The UMD Data Challenge (https://datachallenge.ischool.umd.ed) is an annual, week-long data exploration event hosted by The UMD College of Information Studies, where participants gain analytical experience, build technical aptitude, and obtain team-building experience. Based on the project “ Improving Quality of Life through Nutrition”, MS GEOINT students Allie Cahanin and Katherine Toren won the Grand Prize: Best Overall Project. Big congratulations to Allie and Katie.
Here is an abstract of the project: In 2012, the World Health Organization defined a methodology known as the Quality of Life assessment to measure an individual’s perception of their position in life. One way in which QOL is heavily impacted is proper nutrition. As the UN states in its Sustainable Development Goals, the need to “achieve food security and improved nutrition and promote sustainable agriculture” is paramount. In the US, the USDA is also working, via partnerships, to support improved nutrition by publicly sharing data from its Food Composition Databases.
The goal of this project is to leverage a subset of data from the USDA database to glean insights and make suggestions about sourcing healthy ingredients, providing meal options in support of a balanced diet, and the cultivation of healthier and more sustainable living. This project seeks to discover the most commonly used ingredients in popular meals, combinations of ingredients appearing together commonly, and ingredient nutrition information in order to make the above-mentioned recommendations.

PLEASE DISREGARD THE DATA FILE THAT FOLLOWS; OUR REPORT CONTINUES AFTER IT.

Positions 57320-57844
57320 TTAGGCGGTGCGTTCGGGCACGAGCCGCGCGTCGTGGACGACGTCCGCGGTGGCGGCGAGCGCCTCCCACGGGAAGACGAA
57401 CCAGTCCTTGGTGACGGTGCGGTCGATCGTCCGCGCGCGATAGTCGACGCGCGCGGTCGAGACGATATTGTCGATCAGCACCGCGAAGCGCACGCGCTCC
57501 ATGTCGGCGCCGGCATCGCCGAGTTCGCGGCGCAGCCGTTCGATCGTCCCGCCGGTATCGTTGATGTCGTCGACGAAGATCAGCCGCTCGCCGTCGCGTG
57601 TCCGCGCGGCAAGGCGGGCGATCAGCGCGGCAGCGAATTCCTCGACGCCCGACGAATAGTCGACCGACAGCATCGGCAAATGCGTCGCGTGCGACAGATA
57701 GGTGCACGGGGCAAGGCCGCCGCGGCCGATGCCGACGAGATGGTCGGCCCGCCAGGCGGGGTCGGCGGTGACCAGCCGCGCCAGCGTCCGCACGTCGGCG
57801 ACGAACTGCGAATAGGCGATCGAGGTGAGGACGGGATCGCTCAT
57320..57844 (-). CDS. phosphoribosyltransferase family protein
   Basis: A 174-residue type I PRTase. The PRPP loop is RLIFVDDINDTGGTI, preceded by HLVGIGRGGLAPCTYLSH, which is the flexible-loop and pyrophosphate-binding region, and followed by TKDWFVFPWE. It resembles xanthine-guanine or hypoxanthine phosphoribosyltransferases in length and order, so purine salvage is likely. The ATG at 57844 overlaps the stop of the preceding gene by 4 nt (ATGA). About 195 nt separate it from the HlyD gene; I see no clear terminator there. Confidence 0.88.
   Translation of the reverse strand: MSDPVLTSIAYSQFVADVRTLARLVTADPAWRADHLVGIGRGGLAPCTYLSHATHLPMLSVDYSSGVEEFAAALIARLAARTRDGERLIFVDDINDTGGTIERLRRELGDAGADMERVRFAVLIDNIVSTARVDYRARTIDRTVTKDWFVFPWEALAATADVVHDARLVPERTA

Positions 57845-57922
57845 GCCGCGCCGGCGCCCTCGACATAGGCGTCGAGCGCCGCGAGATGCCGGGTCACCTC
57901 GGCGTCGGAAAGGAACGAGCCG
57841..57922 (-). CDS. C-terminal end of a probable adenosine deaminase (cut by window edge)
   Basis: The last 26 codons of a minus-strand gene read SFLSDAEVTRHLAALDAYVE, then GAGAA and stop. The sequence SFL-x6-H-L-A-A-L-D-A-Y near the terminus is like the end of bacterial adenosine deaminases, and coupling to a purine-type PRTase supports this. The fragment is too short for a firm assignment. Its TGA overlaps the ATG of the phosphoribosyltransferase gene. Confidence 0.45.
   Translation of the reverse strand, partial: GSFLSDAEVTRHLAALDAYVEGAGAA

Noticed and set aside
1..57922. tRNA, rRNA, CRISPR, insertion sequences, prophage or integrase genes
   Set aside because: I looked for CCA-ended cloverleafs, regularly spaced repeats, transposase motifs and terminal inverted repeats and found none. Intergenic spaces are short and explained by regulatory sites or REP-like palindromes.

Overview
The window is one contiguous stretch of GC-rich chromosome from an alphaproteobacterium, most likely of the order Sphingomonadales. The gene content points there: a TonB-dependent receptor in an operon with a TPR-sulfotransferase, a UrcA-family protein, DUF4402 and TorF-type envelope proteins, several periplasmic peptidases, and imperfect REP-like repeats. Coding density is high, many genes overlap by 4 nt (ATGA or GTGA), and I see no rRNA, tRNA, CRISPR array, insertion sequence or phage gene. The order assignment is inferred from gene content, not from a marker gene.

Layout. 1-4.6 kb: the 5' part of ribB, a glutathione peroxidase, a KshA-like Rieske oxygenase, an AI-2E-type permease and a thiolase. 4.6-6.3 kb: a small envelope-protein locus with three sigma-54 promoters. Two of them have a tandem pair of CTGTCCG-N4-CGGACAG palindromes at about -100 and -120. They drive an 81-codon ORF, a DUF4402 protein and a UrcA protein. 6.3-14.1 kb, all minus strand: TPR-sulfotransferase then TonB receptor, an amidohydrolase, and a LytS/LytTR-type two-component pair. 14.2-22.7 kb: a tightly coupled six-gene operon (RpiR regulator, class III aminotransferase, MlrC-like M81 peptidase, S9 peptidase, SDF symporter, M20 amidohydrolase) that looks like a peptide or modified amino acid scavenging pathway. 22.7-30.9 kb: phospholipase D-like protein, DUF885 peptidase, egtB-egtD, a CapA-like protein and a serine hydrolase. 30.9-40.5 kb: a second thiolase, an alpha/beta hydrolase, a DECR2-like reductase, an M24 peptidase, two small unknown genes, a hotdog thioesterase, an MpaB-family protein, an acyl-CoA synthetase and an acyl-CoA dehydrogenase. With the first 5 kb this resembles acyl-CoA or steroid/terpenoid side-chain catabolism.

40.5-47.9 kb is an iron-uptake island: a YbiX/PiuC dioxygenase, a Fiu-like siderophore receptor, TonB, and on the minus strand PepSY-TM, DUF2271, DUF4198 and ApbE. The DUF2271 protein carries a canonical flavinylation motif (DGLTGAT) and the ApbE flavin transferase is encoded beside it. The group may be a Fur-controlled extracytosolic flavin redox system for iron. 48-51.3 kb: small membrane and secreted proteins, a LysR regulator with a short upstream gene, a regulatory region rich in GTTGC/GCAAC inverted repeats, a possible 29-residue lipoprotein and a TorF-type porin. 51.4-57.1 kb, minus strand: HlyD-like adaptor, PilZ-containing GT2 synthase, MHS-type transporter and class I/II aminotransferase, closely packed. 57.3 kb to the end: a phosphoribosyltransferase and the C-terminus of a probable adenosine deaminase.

To accomplish these goals, this project will use R to parse, analyze and visualize data regarding packaged meals by combining files that include information about ingredients and nutritional values. Data cleaning will be intensive, involving: parsing and unnesting ingredients and nutrients and using regular expressions and formulas from various R packages. Performing primary component analysis (PCA) on both the nutrient values of and ingredients in packaged meals will reduce the dimensionality of the data sets and enable easier identification of which nutrients and which ingredients contribute the most to overall variance. UMAP visualization of these nutrients and ingredients allows an alternative view to potentially show variable clustering based on similarity. These similar and influential nutrients and ingredients can then be visualized to identify patterns within the overall branded food categories and support additional analyses, visualization, and ultimately the generation of recommendations.
You can find more about the their winning experience on the SESYNC blog here!